So, there you go - my issues for you all to read about.

Do you struggle with similar things? How have you managed it?


Camilla said...

Good on you Wendy! You're right admitting it to oneself is often the hardest step! I think for those of us who are lucky enough to have more flexible time it can be tricky to manage it. While I haven't fallen prey to Candy Crush (I've heard lots of similar stories which have kept me from trying) I certainly identify strongly with most of the things you talk about. I have similar struggles in using my time effectively when it's more flexible. Lately I've made good use of a timer to do a defined activity for eg household chores which can seem endless. OK I'm going to do 1/2 hr of intensive tidying; 1 hr of cleaning; 1 hr of clearing emails etc. and when the timer goes I have to stop whether or not it's finished. Then I allow myself some down time of blog reading or something! I'm not as disciplined about it as that sounds, but it's been a good tool for me to use when I feel annoyed with myself for being inefficient or a bit obsessive about something.

I have worked with Problem Gamblers and certainly there is a sinister element to the way some games are structured and chillingly, psychologists are employed by designers of pokie machines and games like Candy Crush to get people engaged and to keep them playing...

Wendy said...

Thanks Camilla. It certainly is a bit chilling the way these games are designed. I finally conceded the other night and deleted it off all devices. I am hoping to get lots more reading and other things done as a result!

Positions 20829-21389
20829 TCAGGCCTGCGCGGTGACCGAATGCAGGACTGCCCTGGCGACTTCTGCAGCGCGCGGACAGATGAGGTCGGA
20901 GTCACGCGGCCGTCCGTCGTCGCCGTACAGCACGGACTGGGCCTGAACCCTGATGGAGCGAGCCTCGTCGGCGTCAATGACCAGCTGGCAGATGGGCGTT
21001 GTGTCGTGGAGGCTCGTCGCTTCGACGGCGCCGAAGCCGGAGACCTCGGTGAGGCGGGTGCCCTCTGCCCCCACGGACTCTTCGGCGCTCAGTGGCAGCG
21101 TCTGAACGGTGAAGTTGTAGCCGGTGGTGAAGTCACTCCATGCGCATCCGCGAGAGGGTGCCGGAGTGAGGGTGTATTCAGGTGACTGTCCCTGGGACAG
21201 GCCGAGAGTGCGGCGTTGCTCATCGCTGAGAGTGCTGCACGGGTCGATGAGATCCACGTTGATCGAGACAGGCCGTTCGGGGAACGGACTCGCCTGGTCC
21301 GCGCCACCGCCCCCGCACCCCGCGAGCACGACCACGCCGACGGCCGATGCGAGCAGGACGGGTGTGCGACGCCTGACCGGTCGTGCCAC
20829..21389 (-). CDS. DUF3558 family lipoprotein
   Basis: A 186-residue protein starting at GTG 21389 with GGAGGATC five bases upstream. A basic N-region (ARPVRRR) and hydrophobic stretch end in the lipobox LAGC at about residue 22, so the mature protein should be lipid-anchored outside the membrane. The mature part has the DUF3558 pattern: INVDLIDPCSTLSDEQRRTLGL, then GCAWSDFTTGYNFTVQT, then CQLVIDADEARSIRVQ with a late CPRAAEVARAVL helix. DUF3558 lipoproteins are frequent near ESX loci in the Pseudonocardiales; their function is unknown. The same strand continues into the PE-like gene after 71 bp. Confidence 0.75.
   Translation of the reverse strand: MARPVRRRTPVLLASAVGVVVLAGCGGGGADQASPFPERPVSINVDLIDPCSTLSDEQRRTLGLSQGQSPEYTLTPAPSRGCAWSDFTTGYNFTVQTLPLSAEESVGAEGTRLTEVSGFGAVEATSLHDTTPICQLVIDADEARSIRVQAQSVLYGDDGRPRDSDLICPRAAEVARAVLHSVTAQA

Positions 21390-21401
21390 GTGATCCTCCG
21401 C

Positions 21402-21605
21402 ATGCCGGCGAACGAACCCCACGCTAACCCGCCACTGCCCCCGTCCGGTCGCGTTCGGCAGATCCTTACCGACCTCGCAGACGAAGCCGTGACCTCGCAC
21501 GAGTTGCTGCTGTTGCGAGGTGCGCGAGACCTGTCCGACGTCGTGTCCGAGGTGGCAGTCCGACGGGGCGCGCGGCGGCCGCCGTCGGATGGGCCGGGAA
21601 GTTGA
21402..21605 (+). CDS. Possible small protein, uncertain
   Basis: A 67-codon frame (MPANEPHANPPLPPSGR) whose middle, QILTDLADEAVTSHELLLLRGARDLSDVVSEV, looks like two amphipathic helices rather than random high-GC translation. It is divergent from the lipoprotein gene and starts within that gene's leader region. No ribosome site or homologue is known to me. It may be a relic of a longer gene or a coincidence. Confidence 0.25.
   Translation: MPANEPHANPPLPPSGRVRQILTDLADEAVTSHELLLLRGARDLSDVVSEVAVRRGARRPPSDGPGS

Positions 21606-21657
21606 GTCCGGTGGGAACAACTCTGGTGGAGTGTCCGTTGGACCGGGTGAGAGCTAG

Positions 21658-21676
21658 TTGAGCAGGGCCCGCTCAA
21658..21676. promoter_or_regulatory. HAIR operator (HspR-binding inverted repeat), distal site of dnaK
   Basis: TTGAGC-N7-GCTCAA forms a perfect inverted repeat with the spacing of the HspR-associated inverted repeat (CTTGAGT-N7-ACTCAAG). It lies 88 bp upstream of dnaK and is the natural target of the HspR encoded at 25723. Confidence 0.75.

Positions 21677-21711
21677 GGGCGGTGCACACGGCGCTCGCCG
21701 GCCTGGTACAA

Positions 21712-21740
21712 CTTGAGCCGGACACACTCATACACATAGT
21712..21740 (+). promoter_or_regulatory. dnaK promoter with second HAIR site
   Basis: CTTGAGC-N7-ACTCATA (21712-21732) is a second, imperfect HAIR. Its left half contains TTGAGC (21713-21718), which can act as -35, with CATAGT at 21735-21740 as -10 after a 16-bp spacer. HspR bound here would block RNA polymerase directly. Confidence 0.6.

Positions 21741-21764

Part of the issue with these games too is that I can actually feel my intelligence draining away as a play them, they require no thought, no intelligent interaction and no memory skills.

I don't want to get dumber as the years progress, but rather wiser and more thought out - these games are unlikely to help with that goal!!

Timer idea is a good one, I have also used that on occasion, sometimes to limit over-tasking. eg - too much gardening so I hurt my back, etc.

Thanks for the comment!

Naomi said...

Hi Wendy. Thanks so much for sharing this post. I feel I need to share about me watching a VERY stupid Australian TV drama that is on week days & goes for 30 mins...doesn't matter which one it is but it has many un-godly behaviours that are shown as acceptable each episode - which I really hate!!!

This time last year I didn't watch it for a month & then I got back into watching it....for the rest of the year....I am trying again not to watch it...unfort. catch ups are available online but with Gods help I know I can spend these 30 mins in a more constructive manner!

I did use the excuse I needed a break & switch off my brain for awhile but I know that wasn't the way to do it & of course I wanted to find out the next episode.....

Thanks again for sharing!


Wendy said...

Thanks for sharing Naomi - it's good when we call all be honest. Perhaps get someone to keep you accountable? Prayer partner? Someone who will actually ask. I know a number of Naomis, I'm not sure if I know you - but depending on your situation a friend/husband/or child who calls you on habits you want to break can be surprisingly effective!

I'm sure we all struggle with self-control in some form or another. No more candy crush for me, but there's always other things creeping in that I have to watch.

I've found being honest about it with some people has really helped.

Hang in there!